Encouraging Women to Report Perinatal-Specific Symptoms of OCD and Using DSM-5 Leads to Higher Prevalence Estimates

Point prevalence of perinatal obsessive-compulsive disorder (OCD) gradually increases and peaks at close to 9% at about 8 weeks postpartum before declining, researchers found in a study published in the Journal of Clinical Psychiatry.

The researchers collected data from February 2014 through February 2017 from 580 women living in British Columbia, Canada. Women completed online questionnaires and a telephone interview in late pregnancy (mean=36.89 weeks, standard deviation (SD)=1.96) and twice postpartum: at a mean of 9.9 weeks (SD=1.94) and at a mean of 21.27 weeks (SD=3.83). They were followed from late pregnancy (at 32 weeks gestation or later) through up to 38 weeks postpartum.

Of the 580 participants, 270 provided data for 3 interviews, 182 for 2 interviews and 122 for only 1 interview. Diagnostic data were collected retrospectively for 101 patients who missed the prenatal interview and 49 who missed the early postpartum interview.

They were assessed for OCD using the Structured Clinical Interview for DSM-5 (SCID-5).

Researchers asked participants about OC symptoms they had experienced in the past 2 weeks at each interview. Participants also were asked to identify the 2-week period during pregnancy or afterward when their OC symptoms were the most intense. They were asked about infant-related harm thoughts and associated behaviors postpartum.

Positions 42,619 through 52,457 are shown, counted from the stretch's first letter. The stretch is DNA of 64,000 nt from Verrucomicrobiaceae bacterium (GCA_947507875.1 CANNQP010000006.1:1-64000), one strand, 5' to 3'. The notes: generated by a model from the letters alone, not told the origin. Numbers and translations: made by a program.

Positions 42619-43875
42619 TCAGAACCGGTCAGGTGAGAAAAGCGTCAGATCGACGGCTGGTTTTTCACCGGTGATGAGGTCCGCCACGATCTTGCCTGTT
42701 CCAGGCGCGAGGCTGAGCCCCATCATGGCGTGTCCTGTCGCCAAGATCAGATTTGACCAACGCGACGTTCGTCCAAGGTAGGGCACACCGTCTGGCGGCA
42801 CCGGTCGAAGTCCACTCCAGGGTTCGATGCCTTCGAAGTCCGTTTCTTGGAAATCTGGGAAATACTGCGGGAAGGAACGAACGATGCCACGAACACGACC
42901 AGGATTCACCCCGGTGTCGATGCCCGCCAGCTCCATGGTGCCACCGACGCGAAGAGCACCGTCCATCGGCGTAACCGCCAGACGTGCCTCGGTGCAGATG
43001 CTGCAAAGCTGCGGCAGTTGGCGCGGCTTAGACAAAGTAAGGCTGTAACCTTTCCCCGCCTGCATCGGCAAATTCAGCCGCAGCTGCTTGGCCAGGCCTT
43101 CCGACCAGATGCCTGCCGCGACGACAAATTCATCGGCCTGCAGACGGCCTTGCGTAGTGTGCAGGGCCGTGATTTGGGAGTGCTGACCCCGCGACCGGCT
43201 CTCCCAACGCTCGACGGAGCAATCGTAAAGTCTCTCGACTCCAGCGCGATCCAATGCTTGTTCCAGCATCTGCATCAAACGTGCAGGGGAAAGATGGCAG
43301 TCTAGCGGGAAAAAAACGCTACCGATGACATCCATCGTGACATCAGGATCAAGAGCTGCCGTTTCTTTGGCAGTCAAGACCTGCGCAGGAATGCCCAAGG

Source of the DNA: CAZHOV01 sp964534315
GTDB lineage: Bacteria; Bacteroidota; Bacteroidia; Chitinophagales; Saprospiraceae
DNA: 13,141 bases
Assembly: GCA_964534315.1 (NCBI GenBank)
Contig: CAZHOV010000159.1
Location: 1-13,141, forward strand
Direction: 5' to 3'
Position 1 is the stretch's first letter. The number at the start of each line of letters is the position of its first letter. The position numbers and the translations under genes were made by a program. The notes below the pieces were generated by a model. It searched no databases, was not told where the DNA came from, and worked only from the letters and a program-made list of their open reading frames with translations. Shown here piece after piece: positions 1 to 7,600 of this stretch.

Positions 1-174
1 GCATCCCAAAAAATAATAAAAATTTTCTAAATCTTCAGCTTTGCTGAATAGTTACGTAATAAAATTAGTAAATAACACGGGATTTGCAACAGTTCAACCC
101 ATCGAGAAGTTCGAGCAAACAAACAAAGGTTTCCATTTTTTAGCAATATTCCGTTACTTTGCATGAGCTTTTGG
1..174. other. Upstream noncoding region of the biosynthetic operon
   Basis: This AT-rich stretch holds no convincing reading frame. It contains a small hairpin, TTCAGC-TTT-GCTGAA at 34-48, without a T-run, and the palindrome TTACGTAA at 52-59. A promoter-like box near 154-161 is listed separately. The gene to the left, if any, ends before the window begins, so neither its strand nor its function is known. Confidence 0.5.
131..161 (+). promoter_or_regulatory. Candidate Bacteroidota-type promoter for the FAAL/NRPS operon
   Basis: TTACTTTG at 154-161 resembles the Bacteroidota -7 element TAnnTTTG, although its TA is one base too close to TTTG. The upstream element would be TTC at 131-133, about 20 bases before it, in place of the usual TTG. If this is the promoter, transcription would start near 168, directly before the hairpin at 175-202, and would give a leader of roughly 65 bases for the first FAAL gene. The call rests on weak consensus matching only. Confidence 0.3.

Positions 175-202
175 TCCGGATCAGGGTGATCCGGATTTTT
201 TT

Estimated point prevalence of OCD diagnosis from the model was 2.6% (95% CI .4-4.8) at 6 weeks prior to delivery, 8.3% (95% CI 5.4-11.2) at 10 weeks postpartum and 6.1% (95% CI 3.3-8.8) at 20 weeks postpartum. Estimated average point prevalence during the prenatal period was 2.9% (95% CI 2.7-3.2) and 7.0% (95% CI 6.9-7.2) during the postpartum period. Weighted period prevalence during pregnancy (n=375) was estimated at 7.8% (95% CI 5.1-12.0).

At the beginning of the postpartum period, 93 of 535 participants had a diagnosis of OCD. The period prevalence through the final postpartum interview at 38 weeks was estimated with logistic regression as 16.9% (95% CI 14.0-20.2). Period prevalence through 8.8 weeks was 6.9%. Up to 13 weeks, it was 7.8%.

Incidence of new OCD diagnoses was estimated at 4.7 (95% CI 3.2-6.1) new cases per 1,000 women per week postpartum, with a total of 49 new cases reached by 22 weeks postpartum. The average person time of follow-up was 18 weeks. Cumulative incidence of new cases of OCD was 5% for 4 weeks, 6% for 8 weeks, 7% for 12 weeks, and 8% for 16 weeks postpartum, respectively. By 6 months postpartum, cumulative incidence rose to 9%.

Of the 100 women who reported symptoms during the perinatal period that were consistent with a diagnosis of OCD, 60 reported that clinical levels of OCD began during the pregnancy or postpartum.

These prevalence estimates are higher than those found in previous studies, which the researchers attributed to more comprehensive evaluation of perinatal-specific OC symptoms and differences between DSM-IV and DSM-5 diagnostic criteria. This study was the first to use DSM-5 diagnostic criteria.

Limitations included the fact that some women joined the study after childbirth and may have been attracted to the study because of their experience of postpartum intrusive thoughts and that the history of OCD prior to participation was collected only for participants who experienced OCD symptoms.

The study authors said, “Our study suggests that when women are encouraged to report their perinatal specific symptoms, and current diagnostic criteria are applied, estimates for perinatal OCD may be higher than previously believed.”


Fairbrother N, Collardeau F, Albert AYK, et al. High prevalence and incidence of obsessive-compulsive disorder among women across pregnancy and the postpartum. J Clin Psychiatry. Published online March 23, 2021. doi: 10.4088/JCP.20m13398